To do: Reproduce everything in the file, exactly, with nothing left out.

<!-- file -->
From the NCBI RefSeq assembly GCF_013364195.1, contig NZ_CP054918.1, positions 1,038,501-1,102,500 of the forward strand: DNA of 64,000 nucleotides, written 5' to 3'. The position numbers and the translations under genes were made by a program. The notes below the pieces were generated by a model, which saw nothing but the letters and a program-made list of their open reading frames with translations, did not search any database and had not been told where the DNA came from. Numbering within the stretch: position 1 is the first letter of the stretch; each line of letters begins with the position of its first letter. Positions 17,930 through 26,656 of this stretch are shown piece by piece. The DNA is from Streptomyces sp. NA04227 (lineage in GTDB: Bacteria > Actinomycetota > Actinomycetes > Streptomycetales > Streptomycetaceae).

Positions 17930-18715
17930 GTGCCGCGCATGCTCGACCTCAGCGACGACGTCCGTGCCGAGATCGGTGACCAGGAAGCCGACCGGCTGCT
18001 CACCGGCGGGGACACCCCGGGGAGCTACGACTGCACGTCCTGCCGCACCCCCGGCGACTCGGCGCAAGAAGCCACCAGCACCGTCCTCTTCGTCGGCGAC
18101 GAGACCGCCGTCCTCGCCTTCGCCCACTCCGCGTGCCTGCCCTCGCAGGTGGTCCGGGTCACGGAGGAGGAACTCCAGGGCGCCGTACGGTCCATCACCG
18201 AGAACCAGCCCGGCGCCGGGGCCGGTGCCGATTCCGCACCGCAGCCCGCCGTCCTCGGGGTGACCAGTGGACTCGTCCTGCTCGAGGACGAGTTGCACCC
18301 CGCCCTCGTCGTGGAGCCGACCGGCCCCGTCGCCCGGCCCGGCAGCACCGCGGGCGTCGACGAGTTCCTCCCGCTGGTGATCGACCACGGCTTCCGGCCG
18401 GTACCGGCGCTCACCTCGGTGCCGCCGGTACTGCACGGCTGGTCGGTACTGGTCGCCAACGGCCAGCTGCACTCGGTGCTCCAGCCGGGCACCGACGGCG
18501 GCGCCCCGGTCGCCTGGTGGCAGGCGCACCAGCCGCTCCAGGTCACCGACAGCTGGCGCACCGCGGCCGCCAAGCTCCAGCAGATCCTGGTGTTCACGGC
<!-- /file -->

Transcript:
From the NCBI RefSeq assembly GCF_013364195.1, contig NZ_CP054918.1, positions 1,038,501-1,102,500 of the forward strand: DNA of 64,000 nucleotides, written 5' to 3'. The position numbers and the translations under genes were made by a program. The notes below the pieces were generated by a model, which saw nothing but the letters and a program-made list of their open reading frames with translations, did not search any database and had not been told where the DNA came from. Numbering within the stretch: position 1 is the first letter of the stretch; each line of letters begins with the position of its first letter. Positions 17,930 through 26,656 of this stretch are shown piece by piece. The DNA is from Streptomyces sp. NA04227 (lineage in GTDB: Bacteria > Actinomycetota > Actinomycetes > Streptomycetales > Streptomycetaceae).

Positions 17930-18715
17930 GTGCCGCGCATGCTCGACCTCAGCGACGACGTCCGTGCCGAGATCGGTGACCAGGAAGCCGACCGGCTGCT
18001 CACCGGCGGGGACACCCCGGGGAGCTACGACTGCACGTCCTGCCGCACCCCCGGCGACTCGGCGCAAGAAGCCACCAGCACCGTCCTCTTCGTCGGCGAC
18101 GAGACCGCCGTCCTCGCCTTCGCCCACTCCGCGTGCCTGCCCTCGCAGGTGGTCCGGGTCACGGAGGAGGAACTCCAGGGCGCCGTACGGTCCATCACCG
18201 AGAACCAGCCCGGCGCCGGGGCCGGTGCCGATTCCGCACCGCAGCCCGCCGTCCTCGGGGTGACCAGTGGACTCGTCCTGCTCGAGGACGAGTTGCACCC
18301 CGCCCTCGTCGTGGAGCCGACCGGCCCCGTCGCCCGGCCCGGCAGCACCGCGGGCGTCGACGAGTTCCTCCCGCTGGTGATCGACCACGGCTTCCGGCCG
18401 GTACCGGCGCTCACCTCGGTGCCGCCGGTACTGCACGGCTGGTCGGTACTGGTCGCCAACGGCCAGCTGCACTCGGTGCTCCAGCCGGGCACCGACGGCG
18501 GCGCCCCGGTCGCCTGGTGGCAGGCGCACCAGCCGCTCCAGGTCACCGACAGCTGGCGCACCGCGGCCGCCAAGCTCCAGCAGATCCTGGTGTTCACGGC